Applying the Principles
BY MIKE MASON
IN THE FIRE SERVICE, IT HAS BEEN IN- grained in us that almost every structure should be searched for
civilians. The decision making related
to the presence of occupants and their
rescue is one of our main fireground
responsibilities. Such a dangerous task
requires extensive training, sound size-
ups, and drawing on related search ex-
perience. Every search differs from one
residential fire to another. To ensure that
we save lives and protect our firefight-
ers, we must consider the following:
• The risk vs. benefit related to sur-
vivability for the civilian and the
• The life occupancy and the priority
areas in search size-ups including
the time of day before and during
• Search tools.
• The search team’s size and experience.
• The search techniques and their applicability for various types of searches.
• The accuracy and the speed of primary
and secondary searches.
• Applications and door control with
both oriented searches and vent-en-ter-isolate searches (VEIS).
• The search and the fire flow paths.
• The applicability for victim rescue and
Consider the above basic principles
and techniques in deciding whether to
commit firefighters to search any structure’s interior. Once they come across a
victim, they face the additional challenges of rescuing him, which may mean
moving a victim through a high-hazard
environment, risking depleting their
self-contained breathing apparatus
(SCBA) air, and becoming confused and
disoriented as they position and move
Once victims are found, their level of
mobility (i.e., conscious or unconscious)
demands using specific techniques
to extricate the victim and to ensure
firefighters can extricate themselves.
Regardless of the type of search, search
and rescue requires diligent communications among the search team members and between the search team and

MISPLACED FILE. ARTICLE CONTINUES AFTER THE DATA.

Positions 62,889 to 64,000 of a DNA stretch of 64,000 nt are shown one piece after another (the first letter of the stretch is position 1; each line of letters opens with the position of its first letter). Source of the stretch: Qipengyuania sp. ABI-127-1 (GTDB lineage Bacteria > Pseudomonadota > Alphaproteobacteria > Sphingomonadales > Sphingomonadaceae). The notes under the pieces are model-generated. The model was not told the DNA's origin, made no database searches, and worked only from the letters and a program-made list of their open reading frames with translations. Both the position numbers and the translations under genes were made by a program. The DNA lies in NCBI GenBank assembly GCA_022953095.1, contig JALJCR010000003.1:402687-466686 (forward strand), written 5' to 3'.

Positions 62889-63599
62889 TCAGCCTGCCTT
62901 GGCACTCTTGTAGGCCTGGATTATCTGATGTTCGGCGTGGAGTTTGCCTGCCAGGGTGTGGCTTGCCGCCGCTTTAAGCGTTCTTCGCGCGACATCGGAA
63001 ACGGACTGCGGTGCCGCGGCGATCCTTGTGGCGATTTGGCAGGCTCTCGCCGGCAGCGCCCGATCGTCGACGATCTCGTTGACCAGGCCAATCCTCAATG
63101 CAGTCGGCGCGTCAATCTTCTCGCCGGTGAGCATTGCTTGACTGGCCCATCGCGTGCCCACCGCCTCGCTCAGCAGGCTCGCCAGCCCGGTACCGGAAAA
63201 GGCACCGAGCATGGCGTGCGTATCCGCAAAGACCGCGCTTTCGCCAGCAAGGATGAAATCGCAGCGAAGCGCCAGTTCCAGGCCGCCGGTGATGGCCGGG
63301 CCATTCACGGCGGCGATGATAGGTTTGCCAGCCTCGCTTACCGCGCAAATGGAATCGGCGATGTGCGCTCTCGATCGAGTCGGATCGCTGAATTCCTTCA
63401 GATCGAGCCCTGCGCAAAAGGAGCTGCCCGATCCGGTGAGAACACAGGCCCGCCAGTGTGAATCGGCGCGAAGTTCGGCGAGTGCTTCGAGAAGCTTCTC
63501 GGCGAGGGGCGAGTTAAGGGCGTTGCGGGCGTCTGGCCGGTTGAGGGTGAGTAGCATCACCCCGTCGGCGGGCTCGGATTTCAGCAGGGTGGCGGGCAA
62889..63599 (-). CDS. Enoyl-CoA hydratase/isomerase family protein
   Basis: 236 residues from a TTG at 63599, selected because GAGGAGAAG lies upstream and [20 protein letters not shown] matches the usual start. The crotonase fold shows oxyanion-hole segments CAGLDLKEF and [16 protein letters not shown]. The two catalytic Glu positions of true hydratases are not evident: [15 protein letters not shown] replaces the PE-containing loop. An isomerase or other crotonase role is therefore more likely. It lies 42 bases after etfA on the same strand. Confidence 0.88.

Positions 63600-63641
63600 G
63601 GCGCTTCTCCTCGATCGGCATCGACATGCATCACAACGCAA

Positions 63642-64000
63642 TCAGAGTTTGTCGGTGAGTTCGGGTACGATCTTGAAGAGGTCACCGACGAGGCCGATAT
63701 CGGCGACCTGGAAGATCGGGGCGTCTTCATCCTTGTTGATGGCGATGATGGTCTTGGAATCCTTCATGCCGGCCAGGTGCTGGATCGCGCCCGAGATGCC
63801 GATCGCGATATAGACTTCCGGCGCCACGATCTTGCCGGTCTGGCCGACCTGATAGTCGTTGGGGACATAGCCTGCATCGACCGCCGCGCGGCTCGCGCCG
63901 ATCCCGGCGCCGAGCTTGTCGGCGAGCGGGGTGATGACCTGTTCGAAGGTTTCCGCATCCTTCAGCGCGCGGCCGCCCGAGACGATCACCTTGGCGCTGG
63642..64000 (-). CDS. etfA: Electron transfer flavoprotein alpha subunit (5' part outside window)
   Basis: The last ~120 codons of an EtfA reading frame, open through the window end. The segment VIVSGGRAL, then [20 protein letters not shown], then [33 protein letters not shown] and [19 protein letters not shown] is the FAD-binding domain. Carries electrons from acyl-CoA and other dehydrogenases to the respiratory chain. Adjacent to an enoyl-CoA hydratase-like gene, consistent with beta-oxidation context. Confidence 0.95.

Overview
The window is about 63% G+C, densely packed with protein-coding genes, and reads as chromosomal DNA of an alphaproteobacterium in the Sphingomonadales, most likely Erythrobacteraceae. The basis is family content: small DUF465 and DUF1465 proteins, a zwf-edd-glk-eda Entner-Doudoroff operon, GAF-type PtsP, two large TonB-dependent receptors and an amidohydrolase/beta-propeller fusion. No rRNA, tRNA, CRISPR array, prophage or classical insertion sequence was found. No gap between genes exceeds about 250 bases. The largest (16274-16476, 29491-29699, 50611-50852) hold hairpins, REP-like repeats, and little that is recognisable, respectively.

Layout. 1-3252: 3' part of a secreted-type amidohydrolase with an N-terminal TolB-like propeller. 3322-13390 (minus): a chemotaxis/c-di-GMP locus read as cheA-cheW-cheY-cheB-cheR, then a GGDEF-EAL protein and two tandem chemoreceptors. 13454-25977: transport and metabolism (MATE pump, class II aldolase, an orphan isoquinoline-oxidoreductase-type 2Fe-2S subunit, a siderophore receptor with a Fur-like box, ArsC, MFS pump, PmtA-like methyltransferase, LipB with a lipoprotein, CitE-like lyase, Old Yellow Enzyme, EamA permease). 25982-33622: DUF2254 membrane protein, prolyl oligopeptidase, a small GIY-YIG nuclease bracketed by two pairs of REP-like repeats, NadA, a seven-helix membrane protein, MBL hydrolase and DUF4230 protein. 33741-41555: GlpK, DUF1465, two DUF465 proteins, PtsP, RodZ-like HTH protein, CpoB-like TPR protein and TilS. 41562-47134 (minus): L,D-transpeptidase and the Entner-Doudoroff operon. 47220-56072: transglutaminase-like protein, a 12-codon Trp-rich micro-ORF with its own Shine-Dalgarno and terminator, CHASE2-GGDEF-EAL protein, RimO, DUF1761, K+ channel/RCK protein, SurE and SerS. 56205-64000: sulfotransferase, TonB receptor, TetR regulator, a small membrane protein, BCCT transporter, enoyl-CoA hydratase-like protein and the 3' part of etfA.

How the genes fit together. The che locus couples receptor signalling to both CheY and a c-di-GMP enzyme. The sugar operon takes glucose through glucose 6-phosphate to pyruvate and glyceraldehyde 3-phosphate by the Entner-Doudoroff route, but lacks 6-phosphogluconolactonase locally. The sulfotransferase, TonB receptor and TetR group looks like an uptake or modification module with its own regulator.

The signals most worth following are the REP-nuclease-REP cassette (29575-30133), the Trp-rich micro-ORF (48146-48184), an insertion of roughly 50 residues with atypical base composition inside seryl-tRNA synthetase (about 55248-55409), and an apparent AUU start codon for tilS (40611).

outside incident command. Firefighters
must also establish an orderly and complete search, often under zero-visibility
conditions, to the best of their abilities.
Maintaining orientation during search is
Training and Experience
The initial firefighter recruit training
techniques emphasize maintaining
contact with walls and orienting your
search to the left or to the right. How-
ever, this alone is inadequate for the
residential search environment. The
seasoned firefighter will find these early
training methods are too slow and waste
valuable time. Victims need immediate
assistance, and firefighters need to move
quickly into a structure, as threatening
fire conditions are possibly deteriorating,
reducing the victim survivability profile.
Firefighters’ searches must be as quick
and as extensive as possible. Staying
stuck to a wall is not conducive to a
good search, nor is it always possible to
maintain contact with a wall because
of the room layout and furnishings in
a residence. Using appropriate search
methods increases the victim’s chances
The bedrooms and common passageways to and from them are the most likely
locations of occupants, especially during
the evening or early morning hours. In
doing a primary search of these areas,
use systematic and rapid movements.
You can do a solid primary search of most
bedrooms in about 20 to 30 seconds—one
rescuer searches while the other rescuer
monitors at the room’s entrance. The rescuer at the door verbally keeps the other
rescuer oriented during his search. The
door member also monitors fire conditions
and plans an exit strategy with or without
a victim if there is a need for rapid egress.
Sound Search Considerations
• Use reliable information to locate
( 1) The basic tools of search: flathead ax, halligan bar, two flashlights, looped webbing, rope bag for
larger residences, and a New York Hook. Use the hook only to help extend into a room to reach and
close and control doors. Do not drag pike poles and New York hooks around in residential searches.
(Photos by author.)